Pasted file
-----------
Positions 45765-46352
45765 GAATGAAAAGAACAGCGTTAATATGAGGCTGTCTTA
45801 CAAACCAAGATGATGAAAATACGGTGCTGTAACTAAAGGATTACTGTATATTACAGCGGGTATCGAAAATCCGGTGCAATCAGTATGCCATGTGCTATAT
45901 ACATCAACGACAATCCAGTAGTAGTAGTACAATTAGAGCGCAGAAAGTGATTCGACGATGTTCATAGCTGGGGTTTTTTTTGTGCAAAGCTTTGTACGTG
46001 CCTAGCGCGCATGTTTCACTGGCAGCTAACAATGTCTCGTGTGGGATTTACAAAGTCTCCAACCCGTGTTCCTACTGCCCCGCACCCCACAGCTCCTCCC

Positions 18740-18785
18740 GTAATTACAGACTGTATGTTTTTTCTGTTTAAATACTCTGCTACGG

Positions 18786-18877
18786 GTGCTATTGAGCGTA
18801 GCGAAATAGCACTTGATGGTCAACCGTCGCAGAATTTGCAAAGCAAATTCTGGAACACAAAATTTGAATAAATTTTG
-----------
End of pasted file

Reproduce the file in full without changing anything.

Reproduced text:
Positions 45765-46352
45765 GAATGAAAAGAACAGCGTTAATATGAGGCTGTCTTA
45801 CAAACCAAGATGATGAAAATACGGTGCTGTAACTAAAGGATTACTGTATATTACAGCGGGTATCGAAAATCCGGTGCAATCAGTATGCCATGTGCTATAT
45901 ACATCAACGACAATCCAGTAGTAGTAGTACAATTAGAGCGCAGAAAGTGATTCGACGATGTTCATAGCTGGGGTTTTTTTTGTGCAAAGCTTTGTACGTG
46001 CCTAGCGCGCATGTTTCACTGGCAGCTAACAATGTCTCGTGTGGGATTTACAAAGTCTCCAACCCGTGTTCCTACTGCCCCGCACCCCACAGCTCCTCCC

Positions 18740-18785
18740 GTAATTACAGACTGTATGTTTTTTCTGTTTAAATACTCTGCTACGG

Positions 18786-18877
18786 GTGCTATTGAGCGTA
18801 GCGAAATAGCACTTGATGGTCAACCGTCGCAGAATTTGCAAAGCAAATTCTGGAACACAAAATTTGAATAAATTTTG